Documentary profile of painter Brian Clarke, one of the world's greatest stained glass artists and a man who has collaborated with some of the world's leading architects.
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This programme contains some strong language.
When you have had a moment
that brings what mystics might call a beatitude,
when you are suddenly
and unexpectedly given access
to an experience that alters your view of the world,
it gives you a taste of freedom,
of freedom of thought.
I had such a moment as a child in York Minster.
I had a moment where I felt the combination
could give you a glimpse into paradise.
They're not frequent, such experiences,
but by constantly producing art day after day in a routine,
you are always trying to get close...
..to that experience again.
Brian Clarke is a Renaissance man.
His interests range far and wide.
Steeped in tradition, he's also passionate about seeking new ways of making art.
He draws, paints and designs spectacular stained glass.
His work can be seen all over the world
in churches, mosques and synagogues,
private homes, hospitals and corporate headquarters.
He has continued over the years to reinvent a medium he has made wholly his own.
My interests are undoubtedly architectural, but I am an artist.
I'm not an architect. I don't aspire to being an architect.
I remember Cedric Price introducing me
as "a person who colours in the holes that architects leave in their walls".
He's about right. That's more or less what I do.
What motivates me is the big idea behind architecture.
It's really architecture as a cradle for
and trigger for artistic experience, poetic experience that I'm about.
This is actually the Victoria Quarter in Leeds,
an urban city street
designed by that great Edwardian, theatrical architect Frank Matcham.
My commission actually was to design the stained-glass window
for this lower thing here at each end of the street.
And I suggested they cover the street with glazing
and I put a skin of colour across it.
If I am doing a big project, I take in all the clues
that the architect would take in about the location.
You think about the movement of people and the passage of light through it,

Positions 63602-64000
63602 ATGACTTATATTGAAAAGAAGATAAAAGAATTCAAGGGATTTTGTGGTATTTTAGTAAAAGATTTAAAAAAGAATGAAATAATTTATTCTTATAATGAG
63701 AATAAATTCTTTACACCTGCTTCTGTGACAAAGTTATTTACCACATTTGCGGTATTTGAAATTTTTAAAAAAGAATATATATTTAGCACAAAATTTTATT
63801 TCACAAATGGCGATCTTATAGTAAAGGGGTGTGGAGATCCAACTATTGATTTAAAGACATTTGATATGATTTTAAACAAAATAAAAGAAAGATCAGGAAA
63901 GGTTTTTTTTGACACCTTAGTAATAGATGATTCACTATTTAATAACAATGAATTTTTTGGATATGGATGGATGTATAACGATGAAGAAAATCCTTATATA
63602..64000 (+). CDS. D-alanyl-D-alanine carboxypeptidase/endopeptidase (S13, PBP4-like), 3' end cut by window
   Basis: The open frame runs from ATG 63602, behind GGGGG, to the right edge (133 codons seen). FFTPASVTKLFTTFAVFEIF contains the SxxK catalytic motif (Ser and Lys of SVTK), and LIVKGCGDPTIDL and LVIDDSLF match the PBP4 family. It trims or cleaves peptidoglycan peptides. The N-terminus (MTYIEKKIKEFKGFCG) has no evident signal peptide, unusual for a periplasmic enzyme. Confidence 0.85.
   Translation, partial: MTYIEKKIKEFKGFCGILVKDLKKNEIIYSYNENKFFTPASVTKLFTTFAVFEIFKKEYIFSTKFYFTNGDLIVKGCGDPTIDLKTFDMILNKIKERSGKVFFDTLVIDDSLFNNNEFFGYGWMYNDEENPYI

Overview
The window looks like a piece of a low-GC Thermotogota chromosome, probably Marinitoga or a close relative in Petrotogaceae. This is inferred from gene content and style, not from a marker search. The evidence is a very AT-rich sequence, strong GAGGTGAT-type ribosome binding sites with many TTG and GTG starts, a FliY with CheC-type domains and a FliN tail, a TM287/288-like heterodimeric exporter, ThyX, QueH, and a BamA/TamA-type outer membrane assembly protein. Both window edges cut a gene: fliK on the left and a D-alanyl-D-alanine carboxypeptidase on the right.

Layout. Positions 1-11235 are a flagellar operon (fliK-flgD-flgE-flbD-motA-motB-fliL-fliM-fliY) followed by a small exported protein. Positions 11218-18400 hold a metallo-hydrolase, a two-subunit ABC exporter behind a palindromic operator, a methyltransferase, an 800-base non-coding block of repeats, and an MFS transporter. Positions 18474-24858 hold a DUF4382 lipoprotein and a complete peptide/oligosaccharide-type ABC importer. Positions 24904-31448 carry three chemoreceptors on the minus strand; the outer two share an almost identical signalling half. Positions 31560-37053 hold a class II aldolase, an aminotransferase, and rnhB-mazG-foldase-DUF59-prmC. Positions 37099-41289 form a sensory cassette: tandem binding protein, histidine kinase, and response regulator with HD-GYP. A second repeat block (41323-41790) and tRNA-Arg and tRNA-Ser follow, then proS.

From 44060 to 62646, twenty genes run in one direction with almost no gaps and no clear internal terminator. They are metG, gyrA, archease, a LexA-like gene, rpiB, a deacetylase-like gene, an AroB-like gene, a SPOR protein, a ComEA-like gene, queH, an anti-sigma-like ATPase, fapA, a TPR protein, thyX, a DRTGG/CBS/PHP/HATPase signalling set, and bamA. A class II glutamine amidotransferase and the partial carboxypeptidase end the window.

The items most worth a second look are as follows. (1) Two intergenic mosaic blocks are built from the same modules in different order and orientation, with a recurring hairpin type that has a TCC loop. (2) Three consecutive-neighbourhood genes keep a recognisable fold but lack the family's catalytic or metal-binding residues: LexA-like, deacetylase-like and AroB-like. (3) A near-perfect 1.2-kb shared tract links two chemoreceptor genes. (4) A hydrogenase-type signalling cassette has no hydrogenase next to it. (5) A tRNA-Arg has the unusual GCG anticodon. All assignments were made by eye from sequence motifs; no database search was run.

about the function of the building, the time of day it will be used, how many people will be using it
and essentially, in a public experience,
you want to provide a sensation that uplifts the spirits.
And I feel naturally inclined to optimism when I'm working in public buildings.
Some of his great works are those great arcades.
They're wonderful things, brilliant use of the space,
and he's sensitive to the historical context,
yet being modern and uncompromising in his way.
There always is this duality between order and chaos in Brian's work.
The grid and the free line, the geometry of the grid
and the free and maybe nervous line...
There's a nervous kind of energy and enthusiasm and it's an absolute reflection of him as a person.
It's his life in a way.
This is the Shard going up in London. I think it's going to be the tallest building in Europe.
I've been asked to do something between the two buildings of this development by Renzo Piano
and that's the entrance to London Bridge station,
so there'll be huge pedestrian traffic crossing this space all day long,
and it's got to be something I felt that kept the language of the Shard.
So I thought of the idea...
At first it seemed like a silly idea, perhaps rather banal,
but I've grown rather fond of the concept
and that is the idea that just some shards of glass from the top of the structure,
as if they had fallen down and just penetrated the, uh...ground level.
I'll take this guy from here and put him here.
Actually, it's Mr Gandhi. I don't know what he's doing there.
As Mahatma makes his way through this space,
by day, you'll get this kind of sunlight passing through it,
and by night, lit from within,
it will glow and be visible from all the viewing corridors
as you approach London Bridge station.
It will be like a cathedral of colour.
Clarke's considerable earnings from large-scale commissions have supported his work
as a painter and cutting-edge stained glass artist
and allowed him to remain a fiercely independent artist.
I realised very early on in the game that...
..however beguiling and beautiful and transcendentally enriching to one's life stained glass is,
without the nourishment of...
and discipline of painting and drawing,
it became purely decorative.
He does really beautiful drawings
and not many people have that incredible control of the hand.